Inequalities and Inequations

Students learn how to solve inequations and represent their solutions on a number line using the correct notation and symbols.  Later, as learning progresses, they move on to plotting inequalities on a grid and solving inequations involving quadratics.

This unit takes place in Year 10 Term 2 and follows on from solving equations.


Inequalities and Inequations Lessons
4 Part Lesson
Graphing Multiple Inequalities
4 Part Lesson
Plotting Linear Inequalities
4 Part Lesson
Solving Inequations
4 Part Lesson
Inequalities
4 Part Lesson
Inequalities with Two Variables
Additional Resources
Extended Learning
Representing Inequalities
Revision
Solving Inequalities
Prerequisite Knowledge
  • Solve linear equations in one unknown algebraically (including those with the unknown on both sides of the equation)
  • Plot graphs of equations that correspond to straight-line graphs in the coordinate plane;
  • Identify and interpret gradients and intercepts of linear functions graphically and algebraically
Success Criteria
  • Solve linear inequalities in one or two variable(s), and quadratic inequalities in one variable;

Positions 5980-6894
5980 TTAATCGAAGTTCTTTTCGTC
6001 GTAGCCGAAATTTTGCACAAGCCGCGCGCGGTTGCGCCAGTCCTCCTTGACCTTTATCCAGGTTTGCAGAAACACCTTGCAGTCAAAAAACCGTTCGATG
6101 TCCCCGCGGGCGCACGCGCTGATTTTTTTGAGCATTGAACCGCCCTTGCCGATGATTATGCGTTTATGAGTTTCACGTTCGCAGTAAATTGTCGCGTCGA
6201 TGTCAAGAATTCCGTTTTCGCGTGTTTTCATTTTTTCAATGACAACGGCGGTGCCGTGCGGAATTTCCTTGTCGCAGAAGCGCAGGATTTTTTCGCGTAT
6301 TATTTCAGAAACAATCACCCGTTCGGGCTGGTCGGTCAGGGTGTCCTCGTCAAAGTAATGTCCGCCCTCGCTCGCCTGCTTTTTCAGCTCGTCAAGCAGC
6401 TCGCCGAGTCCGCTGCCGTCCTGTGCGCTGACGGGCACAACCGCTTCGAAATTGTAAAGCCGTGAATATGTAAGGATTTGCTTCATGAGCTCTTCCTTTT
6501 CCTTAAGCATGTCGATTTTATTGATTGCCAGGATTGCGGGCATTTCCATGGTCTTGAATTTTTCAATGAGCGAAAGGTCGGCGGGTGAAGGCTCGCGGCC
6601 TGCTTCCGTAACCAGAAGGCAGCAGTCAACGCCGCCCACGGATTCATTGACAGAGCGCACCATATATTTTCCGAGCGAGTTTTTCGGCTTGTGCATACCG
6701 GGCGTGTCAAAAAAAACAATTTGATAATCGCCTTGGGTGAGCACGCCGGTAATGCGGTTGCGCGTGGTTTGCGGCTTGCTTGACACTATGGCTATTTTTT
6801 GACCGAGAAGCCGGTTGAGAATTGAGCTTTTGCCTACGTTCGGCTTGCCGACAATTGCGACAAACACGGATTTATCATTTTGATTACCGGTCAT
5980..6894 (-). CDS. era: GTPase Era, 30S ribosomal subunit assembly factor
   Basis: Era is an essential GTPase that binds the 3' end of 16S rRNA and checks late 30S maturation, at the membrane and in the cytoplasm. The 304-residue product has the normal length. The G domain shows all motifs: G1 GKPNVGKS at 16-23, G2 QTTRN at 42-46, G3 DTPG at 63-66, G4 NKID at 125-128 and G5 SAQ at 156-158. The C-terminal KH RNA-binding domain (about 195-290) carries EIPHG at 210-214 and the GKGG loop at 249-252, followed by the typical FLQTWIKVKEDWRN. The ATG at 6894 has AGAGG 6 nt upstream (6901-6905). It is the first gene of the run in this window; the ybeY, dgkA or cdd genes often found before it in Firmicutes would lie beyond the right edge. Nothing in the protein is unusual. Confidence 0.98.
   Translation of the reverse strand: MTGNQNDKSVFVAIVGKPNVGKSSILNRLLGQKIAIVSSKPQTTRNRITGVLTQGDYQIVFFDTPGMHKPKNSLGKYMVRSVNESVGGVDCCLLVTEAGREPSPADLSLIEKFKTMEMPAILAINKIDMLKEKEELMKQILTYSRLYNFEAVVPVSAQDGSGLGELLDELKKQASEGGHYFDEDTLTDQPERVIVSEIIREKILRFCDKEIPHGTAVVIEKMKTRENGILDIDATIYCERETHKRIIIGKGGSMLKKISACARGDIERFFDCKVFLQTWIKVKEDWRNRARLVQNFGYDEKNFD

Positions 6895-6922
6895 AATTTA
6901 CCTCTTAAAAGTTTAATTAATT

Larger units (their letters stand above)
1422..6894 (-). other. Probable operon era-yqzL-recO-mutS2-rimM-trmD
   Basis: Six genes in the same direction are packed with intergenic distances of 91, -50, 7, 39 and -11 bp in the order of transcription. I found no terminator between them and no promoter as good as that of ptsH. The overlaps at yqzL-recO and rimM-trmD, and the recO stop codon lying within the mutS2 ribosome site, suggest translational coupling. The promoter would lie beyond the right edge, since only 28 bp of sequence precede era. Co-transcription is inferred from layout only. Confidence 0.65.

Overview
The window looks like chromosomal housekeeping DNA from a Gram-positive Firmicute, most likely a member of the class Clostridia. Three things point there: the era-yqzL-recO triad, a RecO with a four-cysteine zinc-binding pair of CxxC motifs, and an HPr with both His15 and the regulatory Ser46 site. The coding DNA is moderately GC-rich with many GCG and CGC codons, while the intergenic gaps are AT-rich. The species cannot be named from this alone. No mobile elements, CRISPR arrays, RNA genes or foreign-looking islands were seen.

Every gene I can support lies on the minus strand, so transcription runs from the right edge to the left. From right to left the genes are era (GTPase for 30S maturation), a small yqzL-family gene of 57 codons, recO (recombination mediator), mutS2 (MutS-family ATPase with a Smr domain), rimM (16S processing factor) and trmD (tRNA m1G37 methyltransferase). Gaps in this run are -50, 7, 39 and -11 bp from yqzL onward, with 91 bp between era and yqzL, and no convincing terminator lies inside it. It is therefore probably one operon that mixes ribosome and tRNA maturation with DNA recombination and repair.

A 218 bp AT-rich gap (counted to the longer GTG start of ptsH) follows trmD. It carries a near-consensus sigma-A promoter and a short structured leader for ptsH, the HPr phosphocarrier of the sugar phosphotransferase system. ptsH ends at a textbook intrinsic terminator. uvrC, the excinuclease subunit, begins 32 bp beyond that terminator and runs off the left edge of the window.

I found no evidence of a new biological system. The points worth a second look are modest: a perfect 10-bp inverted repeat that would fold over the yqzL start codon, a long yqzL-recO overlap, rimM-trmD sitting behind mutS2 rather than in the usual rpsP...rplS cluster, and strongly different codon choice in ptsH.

• Represent a solution set on a number line, using set notation and on a graph
Key Concepts
  • When representing inequalities on a grid it is easier to plot the straight line first and then decide which side to shade.
  • Students need to have a secure understanding of the <, >, ≥, and ≤ notation for defining inequalities.
  • When multiplying or dividing an inequality by -1 the sign changes.
  • Solid boundary lines do include the value on the line. Dashed boundary lines do not.
Common Misconceptions
  • Students tend to not interpret the “≤” and “<” signs correctly
  • Confusion often lies in understanding the notation using empty and full circles on a number line.
  • Inequations are solved as individual values rather than sets.
  • Students often find it difficult to identify the correct region for linear and quadratic inequalities on a grid.

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